As many as eight foreign nationals were kidnapped by Islamist militants from a BP gas installation in the south of Algeria. WSJ’s David Gauthier-Villars and Dow Jones’s James Herron look at the links to the French attack on militants in Mali.
About 40 foreigners were abducted in a raid on the In Amenas gas facility, above. An Islamist group fighting the French in neighboring Mali claimed responsibility for the attack.
Militants with possible links to al Qaeda seized about 40 foreign hostages, including several Americans, at a natural-gas field in Algeria, posing a new level of threat to nations trying to blunt the growing influence of Islamist extremists in Africa.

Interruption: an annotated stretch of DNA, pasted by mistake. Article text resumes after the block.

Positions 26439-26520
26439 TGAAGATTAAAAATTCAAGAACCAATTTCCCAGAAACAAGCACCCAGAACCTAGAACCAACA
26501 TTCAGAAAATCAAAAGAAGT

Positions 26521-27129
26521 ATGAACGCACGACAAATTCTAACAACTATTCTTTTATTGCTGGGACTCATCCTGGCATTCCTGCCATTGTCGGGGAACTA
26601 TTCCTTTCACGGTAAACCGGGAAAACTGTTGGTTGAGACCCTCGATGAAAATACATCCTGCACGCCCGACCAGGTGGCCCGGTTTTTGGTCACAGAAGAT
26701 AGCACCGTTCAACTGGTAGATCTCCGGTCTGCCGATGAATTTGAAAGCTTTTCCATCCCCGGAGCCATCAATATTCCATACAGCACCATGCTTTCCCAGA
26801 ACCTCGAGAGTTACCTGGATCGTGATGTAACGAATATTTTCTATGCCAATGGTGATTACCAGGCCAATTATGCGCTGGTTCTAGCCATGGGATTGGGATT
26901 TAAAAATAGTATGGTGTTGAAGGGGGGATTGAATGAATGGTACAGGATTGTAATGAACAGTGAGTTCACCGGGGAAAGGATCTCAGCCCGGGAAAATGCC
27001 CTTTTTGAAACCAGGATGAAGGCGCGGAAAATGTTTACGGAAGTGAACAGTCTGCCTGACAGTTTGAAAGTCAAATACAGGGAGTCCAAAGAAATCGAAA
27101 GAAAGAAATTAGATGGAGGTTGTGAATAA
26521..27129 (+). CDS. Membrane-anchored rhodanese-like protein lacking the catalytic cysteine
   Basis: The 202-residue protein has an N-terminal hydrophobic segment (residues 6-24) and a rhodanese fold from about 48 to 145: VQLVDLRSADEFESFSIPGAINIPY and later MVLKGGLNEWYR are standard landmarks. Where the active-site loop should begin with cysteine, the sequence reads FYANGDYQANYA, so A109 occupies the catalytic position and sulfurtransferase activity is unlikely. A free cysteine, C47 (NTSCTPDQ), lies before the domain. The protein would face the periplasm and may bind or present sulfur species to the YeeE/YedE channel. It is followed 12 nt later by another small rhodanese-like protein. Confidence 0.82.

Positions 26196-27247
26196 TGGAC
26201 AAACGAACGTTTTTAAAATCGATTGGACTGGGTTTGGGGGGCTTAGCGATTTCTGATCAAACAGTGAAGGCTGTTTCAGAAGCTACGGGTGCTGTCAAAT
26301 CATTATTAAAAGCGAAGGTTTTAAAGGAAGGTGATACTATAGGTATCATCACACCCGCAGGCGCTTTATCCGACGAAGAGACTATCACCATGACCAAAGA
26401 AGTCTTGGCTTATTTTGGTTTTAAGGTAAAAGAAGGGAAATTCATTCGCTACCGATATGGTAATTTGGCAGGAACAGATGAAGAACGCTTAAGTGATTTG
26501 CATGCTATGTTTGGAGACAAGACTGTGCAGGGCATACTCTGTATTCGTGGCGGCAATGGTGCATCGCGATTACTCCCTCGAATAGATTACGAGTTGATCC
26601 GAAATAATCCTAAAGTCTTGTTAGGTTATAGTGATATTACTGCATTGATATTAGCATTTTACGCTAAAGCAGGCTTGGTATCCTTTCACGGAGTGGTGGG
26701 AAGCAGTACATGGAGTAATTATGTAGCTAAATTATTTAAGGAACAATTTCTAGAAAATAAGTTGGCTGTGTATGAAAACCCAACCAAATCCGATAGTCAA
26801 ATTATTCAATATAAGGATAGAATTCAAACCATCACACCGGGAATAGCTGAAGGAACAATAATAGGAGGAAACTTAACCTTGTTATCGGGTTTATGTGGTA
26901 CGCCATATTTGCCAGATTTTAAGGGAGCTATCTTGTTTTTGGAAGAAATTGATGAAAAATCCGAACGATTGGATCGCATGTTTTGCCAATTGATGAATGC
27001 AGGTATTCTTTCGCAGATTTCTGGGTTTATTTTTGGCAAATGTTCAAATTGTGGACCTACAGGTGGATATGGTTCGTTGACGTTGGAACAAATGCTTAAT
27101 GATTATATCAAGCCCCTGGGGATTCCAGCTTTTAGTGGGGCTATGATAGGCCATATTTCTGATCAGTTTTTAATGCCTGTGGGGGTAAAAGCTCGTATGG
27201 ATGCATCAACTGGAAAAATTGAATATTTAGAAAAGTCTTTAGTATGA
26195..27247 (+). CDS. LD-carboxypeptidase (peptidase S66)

As security officials in the U.S. and Europe assessed options to reach the captives from distant bases, Algerian security forces failed in an attempt late Wednesday to storm the facility.
A French effort to drive Islamist militants from neighboring Mali that began with airstrikes last week expanded on Wednesday with the first sustained fighting on the ground. France’s top target, al Qaeda in the Islamic Maghreb, or AQIM, claimed responsibility for the Algeria kidnappings, calling it retaliation. The claim couldn’t be verified, although AQIM has its origins in Algeria and operates across a swath of Africa.
Defense Secretary Leon Panetta said the U.S. would take “necessary and proper steps” in the hostage situation, and didn’t rule out military action. He said the Algeria attack could represent a spillover from Mali.